Maybe it was wishful thinking, but a phone call of Dalia Dippolito talking from her jail cell about an out-of-state inmate's escape with the help of a drone did not go unnoticed by the Palm Beach County State Attorney's Office.
Dippolito was convicted and sentenced to 16 years in prison for trying to hire a hit man to kill her then husband.
Responding to her request for post-trial release and bond the state listed a number of reasons why that shouldn't happen.
Shortly after the verdict, the state said Dippolito was heard on tape "enthusiastically discussing how an inmate broke out of a maximum security prison using wire cutters" delivered by drone.
Dippolito Jail Call 7/8/17
Def: Totally random. I was reading in the paper, there is this guy who was in prison in Texas, and
Def: There's a guy who was in prison in Texas James: Uh huh.
Def: he had somebody fly a drone over and drop off wire cutters. And he cut wires and escaped from prison. And he put a dummy
James: Wow, that's awesome!
Def: He put a
James: What a genius.
Def: He put a dummy in his bed and had an 18 hour head start. And it turns out they caught him in a motel in Texas with $46,000 cash and fake
James: Wait, how much?
Def: $46,000 cash.
Def: and fake IDs. And it turns out somebody tipped them off. And someone ratted him out somehow. And they were saying how, urn, prison like experts and stuff were saying, in the article, how they can't prevent drones from coming in. There's nothing you can do to prevent that.
James: No, of course not. It's in the air.
Def: So that was the story. This is like the second time he has tried to escape.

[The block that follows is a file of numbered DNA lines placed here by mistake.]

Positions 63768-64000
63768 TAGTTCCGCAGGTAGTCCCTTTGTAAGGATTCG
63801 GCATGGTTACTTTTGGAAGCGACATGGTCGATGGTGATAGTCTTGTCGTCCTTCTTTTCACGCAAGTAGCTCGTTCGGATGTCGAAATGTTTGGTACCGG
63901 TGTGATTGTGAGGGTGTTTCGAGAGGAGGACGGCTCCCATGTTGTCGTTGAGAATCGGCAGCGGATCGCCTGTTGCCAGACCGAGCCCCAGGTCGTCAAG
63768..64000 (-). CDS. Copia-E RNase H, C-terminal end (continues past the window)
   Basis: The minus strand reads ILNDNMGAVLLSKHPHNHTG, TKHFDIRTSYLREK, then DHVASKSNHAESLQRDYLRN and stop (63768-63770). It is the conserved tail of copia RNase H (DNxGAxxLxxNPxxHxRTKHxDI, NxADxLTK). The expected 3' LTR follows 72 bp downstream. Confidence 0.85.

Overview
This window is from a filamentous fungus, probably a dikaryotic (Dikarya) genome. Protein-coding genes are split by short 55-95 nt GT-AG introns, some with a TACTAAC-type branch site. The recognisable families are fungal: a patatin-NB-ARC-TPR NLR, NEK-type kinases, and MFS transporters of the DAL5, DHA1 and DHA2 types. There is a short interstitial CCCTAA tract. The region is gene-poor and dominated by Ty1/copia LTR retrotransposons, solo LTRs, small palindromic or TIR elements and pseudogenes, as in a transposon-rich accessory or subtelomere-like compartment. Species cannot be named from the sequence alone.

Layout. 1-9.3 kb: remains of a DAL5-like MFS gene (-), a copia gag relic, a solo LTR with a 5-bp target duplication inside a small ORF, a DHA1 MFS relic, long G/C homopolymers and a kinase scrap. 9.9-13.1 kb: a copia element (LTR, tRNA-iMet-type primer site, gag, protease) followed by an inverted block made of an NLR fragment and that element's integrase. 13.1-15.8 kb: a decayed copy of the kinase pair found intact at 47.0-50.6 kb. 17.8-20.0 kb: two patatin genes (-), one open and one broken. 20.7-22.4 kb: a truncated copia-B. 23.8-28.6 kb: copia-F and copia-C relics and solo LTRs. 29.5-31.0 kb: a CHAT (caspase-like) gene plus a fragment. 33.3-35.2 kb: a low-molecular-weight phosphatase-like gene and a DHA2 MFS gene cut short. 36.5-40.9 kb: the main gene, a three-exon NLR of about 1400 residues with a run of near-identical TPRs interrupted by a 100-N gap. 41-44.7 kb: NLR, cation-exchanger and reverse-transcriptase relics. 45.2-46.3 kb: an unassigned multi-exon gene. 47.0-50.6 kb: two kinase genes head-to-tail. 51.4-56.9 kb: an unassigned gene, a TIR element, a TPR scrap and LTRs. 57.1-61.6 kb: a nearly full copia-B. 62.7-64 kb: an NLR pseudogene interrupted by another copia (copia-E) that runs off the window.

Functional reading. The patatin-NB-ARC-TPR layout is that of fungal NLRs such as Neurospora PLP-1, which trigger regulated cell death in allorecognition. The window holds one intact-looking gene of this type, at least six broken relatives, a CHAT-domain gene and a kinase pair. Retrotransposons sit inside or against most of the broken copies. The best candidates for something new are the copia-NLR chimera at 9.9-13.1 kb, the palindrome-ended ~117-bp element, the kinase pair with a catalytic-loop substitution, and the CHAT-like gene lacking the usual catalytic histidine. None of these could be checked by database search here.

James: Wow, that's awesome! A drone. Somebody sent a drone with a knife?
Def: With wire cutters.
James: So he cut the fence?
Def: Yeah. Everyone here was like pumped up when they read that.
James: The problem, the problem, like it will never happen at Gun Club. tell you that.
Def: God, settle down.
James: Yeah. Actually, you're on the second floor, so...
James: Yeah. Only time you'll see a fence is in the rec yard.
Def: That's insane.
The state characterized Dippolito as a flight risk and argued that in-house arrest provides little protection because she can "orchestrate the ultimate crime using a telephone to manipulate others to carry out her schemes.
"I have not heard the actual CD but I've read the transcript. Assuming the transcript is reliable and trustworthy, the allegation from prosecutors of Dalia plotting an escape are fiction. Not one time does she make a comment to this guy James about any specific plan to put in place to have her escape from the jail. She brought this up randomly, as an article that she read in the newspaper," Dippolito attorney Brian Claypool said.
Claypool went on to say that prosecutors took the conversation out of context. He says she never expressed intent and her responses to it were using the words "that's crazy," and "insane."
Claypool says when James mentions Gun Club, her response was "settle down."
"Her comment saying settle down to me, signals, 'wait a minute, I'm not saying I'm going to do this,' " Claypool said.
Due to a scheduling conflict, Dippolito's attorney canceled her motion for a bond hearing on Wednesday, August, 9th. He plans to reschedule it in the future and is confident he will be able to appeal the case.
Since this story was posted, Attorney Brian Claypool listened to a recording of the phone call and says the entire conversation about the newspaper article was 45 seconds long out of a 10 minute conversation. Claypool said in the conversation, Dippolito talks about her son, talks about church, and tells 'James' that she plans to read a book with other inmates that night.
WPTV is working to obtain the entire recording of the phone call.